As you near completion of your dissertation in applied/computational mathematics, one of the most common questions (at least, a question that I was often asked) is, “industry or academia?” The tradeoffs between the two are assumed to be clear: a high salary and some geographical choice versus research freedom and conference travel. Based on advice from my advisor and two positive summer internships, I chose a third path and became a postdoc at a national laboratory.
I am currently finishing my postdoc in the Center for Applied Scientific Computing (CASC) at Lawrence Livermore National Laboratory (LLNL), where I have spent the past two and a half years. My research focuses on the use of numerical linear algebra and graph theory to develop and apply methodologies for analyzing real-world complex networks. In many ways, my postdoc at LLNL is a hybrid between an academic and an industrial position. The work done at CASC ranges from the application of mathematics to solve difficult problems at the lab to the development and publication of fundamental research. While research staff in CASC need to ensure that they have funding, in general the range of funding sources is large enough to allow people the ability to choose projects that fit their research interests and publication goals. Postdocs, however, are encouraged to spend the majority of their time on publishable research. My time is currently split between three projects: (1) a study on how to measure the importance of computers on the lab network to help make operational decisions, (2) a fundamental research study on random walks in temporal graphs, and (3) work with external collaborators that uses machine learning to classify malware. The last project is done in my “25% time,” time given to every LLNL postdoc that allows them enough freedom to pursue their own research interests, begin to establish credentials as an independent researcher, and successfully launch their career. This “25% time” attracted me to LLNL as I was applying to postdoctoral positions.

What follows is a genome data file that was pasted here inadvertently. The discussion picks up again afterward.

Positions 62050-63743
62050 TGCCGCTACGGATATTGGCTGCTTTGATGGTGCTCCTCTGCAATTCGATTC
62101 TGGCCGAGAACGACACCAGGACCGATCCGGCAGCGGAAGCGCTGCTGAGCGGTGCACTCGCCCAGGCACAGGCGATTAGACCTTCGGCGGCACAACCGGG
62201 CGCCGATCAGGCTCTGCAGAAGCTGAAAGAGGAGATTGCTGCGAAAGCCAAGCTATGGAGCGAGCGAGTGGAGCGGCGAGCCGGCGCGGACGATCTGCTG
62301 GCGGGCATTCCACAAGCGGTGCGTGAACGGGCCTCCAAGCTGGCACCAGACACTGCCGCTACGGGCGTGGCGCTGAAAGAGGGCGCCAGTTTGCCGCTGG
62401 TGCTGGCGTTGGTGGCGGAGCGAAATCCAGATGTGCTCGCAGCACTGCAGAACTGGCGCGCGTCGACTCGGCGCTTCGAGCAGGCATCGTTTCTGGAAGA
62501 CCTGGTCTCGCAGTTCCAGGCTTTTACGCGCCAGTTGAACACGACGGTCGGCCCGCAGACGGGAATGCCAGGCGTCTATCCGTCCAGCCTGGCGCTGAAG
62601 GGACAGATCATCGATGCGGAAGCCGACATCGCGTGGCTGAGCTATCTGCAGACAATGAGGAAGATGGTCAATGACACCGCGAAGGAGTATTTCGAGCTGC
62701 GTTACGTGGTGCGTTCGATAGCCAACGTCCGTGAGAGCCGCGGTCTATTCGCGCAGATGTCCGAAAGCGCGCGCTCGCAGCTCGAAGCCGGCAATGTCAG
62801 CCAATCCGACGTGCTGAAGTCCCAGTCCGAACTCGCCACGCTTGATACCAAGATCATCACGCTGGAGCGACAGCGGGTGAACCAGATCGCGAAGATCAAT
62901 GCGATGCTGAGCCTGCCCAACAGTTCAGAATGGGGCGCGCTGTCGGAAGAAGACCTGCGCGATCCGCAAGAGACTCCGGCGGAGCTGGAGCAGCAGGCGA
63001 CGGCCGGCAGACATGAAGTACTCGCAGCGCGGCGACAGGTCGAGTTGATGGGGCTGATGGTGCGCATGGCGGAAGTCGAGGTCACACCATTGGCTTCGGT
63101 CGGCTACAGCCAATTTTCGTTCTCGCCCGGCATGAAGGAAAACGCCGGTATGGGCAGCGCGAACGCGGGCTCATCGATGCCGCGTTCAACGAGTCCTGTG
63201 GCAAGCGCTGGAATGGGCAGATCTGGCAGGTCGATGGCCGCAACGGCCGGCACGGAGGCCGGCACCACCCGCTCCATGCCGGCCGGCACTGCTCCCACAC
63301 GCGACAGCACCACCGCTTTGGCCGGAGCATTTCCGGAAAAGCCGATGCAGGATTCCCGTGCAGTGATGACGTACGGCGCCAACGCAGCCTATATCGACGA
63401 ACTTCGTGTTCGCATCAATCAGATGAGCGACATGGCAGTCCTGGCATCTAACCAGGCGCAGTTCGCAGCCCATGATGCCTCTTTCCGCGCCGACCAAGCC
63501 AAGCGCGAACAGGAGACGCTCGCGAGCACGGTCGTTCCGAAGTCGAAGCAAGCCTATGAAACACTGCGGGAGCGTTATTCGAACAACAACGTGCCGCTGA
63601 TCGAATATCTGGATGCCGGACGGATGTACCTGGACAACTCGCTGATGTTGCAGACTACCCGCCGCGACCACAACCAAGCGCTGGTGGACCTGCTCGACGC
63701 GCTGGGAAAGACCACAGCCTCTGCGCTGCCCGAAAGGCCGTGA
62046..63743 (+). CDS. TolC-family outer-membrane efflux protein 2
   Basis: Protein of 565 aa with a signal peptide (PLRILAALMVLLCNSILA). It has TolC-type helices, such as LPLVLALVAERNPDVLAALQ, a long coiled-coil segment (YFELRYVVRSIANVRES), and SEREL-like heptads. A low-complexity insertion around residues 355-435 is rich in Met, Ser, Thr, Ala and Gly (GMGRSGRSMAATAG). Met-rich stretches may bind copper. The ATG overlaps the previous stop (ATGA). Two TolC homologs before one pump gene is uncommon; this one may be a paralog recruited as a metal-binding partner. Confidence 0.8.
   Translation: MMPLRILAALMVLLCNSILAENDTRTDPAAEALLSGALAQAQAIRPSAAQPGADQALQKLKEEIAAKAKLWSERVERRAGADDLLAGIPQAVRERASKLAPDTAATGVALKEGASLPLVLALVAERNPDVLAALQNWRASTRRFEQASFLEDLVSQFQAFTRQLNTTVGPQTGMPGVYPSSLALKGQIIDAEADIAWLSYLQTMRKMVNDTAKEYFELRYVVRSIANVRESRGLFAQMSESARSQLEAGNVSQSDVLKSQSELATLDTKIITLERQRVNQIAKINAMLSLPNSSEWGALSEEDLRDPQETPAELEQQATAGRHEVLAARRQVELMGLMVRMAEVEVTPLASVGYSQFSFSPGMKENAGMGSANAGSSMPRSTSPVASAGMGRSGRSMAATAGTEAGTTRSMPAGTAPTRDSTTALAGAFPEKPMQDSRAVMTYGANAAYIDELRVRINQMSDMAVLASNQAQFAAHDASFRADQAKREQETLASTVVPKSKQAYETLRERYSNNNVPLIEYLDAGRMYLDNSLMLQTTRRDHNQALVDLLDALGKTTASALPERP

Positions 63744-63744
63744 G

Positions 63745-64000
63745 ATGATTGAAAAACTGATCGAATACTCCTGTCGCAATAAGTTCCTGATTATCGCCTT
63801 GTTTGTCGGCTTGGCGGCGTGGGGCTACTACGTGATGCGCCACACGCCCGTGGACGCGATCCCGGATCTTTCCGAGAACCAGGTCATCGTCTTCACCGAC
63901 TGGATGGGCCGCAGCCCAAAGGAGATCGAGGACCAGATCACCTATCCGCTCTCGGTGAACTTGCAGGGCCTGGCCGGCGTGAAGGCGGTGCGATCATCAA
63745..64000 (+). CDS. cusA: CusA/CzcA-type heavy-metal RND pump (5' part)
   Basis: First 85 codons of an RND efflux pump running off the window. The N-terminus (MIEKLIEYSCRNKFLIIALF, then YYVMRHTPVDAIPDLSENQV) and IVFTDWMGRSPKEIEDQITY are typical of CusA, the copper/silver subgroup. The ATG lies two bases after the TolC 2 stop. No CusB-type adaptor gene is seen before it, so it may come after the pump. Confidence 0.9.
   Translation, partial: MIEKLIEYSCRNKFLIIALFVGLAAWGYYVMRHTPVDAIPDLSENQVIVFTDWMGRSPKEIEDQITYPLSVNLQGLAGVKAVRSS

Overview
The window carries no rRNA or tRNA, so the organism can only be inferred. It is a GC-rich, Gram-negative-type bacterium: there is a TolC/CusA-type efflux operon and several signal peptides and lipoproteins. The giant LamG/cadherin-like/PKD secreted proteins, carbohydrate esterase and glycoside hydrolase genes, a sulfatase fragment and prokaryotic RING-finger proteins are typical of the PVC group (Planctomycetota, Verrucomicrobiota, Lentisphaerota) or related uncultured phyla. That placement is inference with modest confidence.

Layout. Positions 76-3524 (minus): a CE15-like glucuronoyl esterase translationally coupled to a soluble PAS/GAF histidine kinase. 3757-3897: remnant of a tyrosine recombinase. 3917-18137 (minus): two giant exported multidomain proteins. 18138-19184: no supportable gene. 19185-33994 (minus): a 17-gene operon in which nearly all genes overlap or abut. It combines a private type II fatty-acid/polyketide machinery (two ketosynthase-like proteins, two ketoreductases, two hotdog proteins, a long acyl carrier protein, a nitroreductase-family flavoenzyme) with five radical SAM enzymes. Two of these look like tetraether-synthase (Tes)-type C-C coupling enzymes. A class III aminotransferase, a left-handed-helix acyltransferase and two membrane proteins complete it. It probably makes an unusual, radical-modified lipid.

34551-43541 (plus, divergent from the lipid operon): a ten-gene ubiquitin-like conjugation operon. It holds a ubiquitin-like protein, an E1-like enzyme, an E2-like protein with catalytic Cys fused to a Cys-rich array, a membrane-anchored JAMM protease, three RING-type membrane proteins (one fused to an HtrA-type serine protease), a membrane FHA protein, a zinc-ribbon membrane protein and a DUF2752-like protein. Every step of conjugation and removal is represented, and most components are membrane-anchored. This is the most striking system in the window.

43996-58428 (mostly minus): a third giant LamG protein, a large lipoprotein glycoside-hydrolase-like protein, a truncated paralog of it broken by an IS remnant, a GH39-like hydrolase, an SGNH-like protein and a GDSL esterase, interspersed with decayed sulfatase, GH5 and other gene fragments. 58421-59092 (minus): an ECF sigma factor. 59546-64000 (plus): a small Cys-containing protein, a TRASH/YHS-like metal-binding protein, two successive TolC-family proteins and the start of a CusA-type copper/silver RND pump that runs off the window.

Any lab-funded research must be geared towards advancing the lab’s mission, which, in the case of LLNL, is the development and application of science with the goal of strengthening national security in the United States. The majority of projects at the lab fall within one of the main mission areas (which include biosecurity, energy, intelligence, and science), although some projects are also funded by various sponsors and clients of the lab (mostly other organizations within the U.S. government). As a result, postdocs and staff researchers at LLNL do not typically have quite the same breadth of freedom in terms of research direction as those in academia. However, I have not personally found this restrictive. As an applied mathematician, I enjoy the motivation that comes from developing math to solve specific problems in other domains. There are plenty of opportunities for fundamental mathematics research within the scope of the laboratory mission, and my work at LLNL has given me many occasions to pursue interesting research.
The main differences between being a postdoc at a national laboratory versus one at a university (to the best of my knowledge, given that this will be my only postdoc) are twofold. First is the relative lack of students and classes in the laboratory environment; during the academic year, few students are at the lab. Although many undergraduate and graduate student interns are present during the summer, postdocs have no requirement to teach or mentor. However, CASC postdocs are encouraged to interact with the interns working on their projects and even take on interns of their own. Last summer, I mentored one graduate intern. The second main difference between a university postdoc and a national laboratory postdoc concerns the dissemination of research. While working at the lab, any paper that postdocs publish or slides they make for a talk must go through a formal (though relatively painless) “review and release” before public presentation. This is because sensitive and classified work is conducted at the lab, and it is necessary to ensure that any released materials don’t contain such information. Additionally, some research at the laboratory cannot be published due to the nature of the work. However, it is not required that postdocs obtain a clearance, and in CASC we are encouraged to spend the majority of our time on unclassified, publishable work. The biggest consequence of this “review and release” process has been that I finish presentation slides before leaving for a conference rather than in the hotel room the night before, which is actually less stressful!
As I approach the end of my postdoc at LLNL, I am preparing to transition to a staff researcher position here. I have also known postdocs who have transitioned to successful careers in academia or industry, as well as others who have stayed within the national lab system. Thus, a national lab postdoc is a great way to advance research and skills without closing doors on any specific career path. I personally feel that my postdoc has exposed many options for me and helped me to prepare for and decide upon the next steps in my mathematics career.
This article is reposted with permission and light edits from LA Digest, the monthly newsletter of the SIAM Activity Group on Linear Algebra.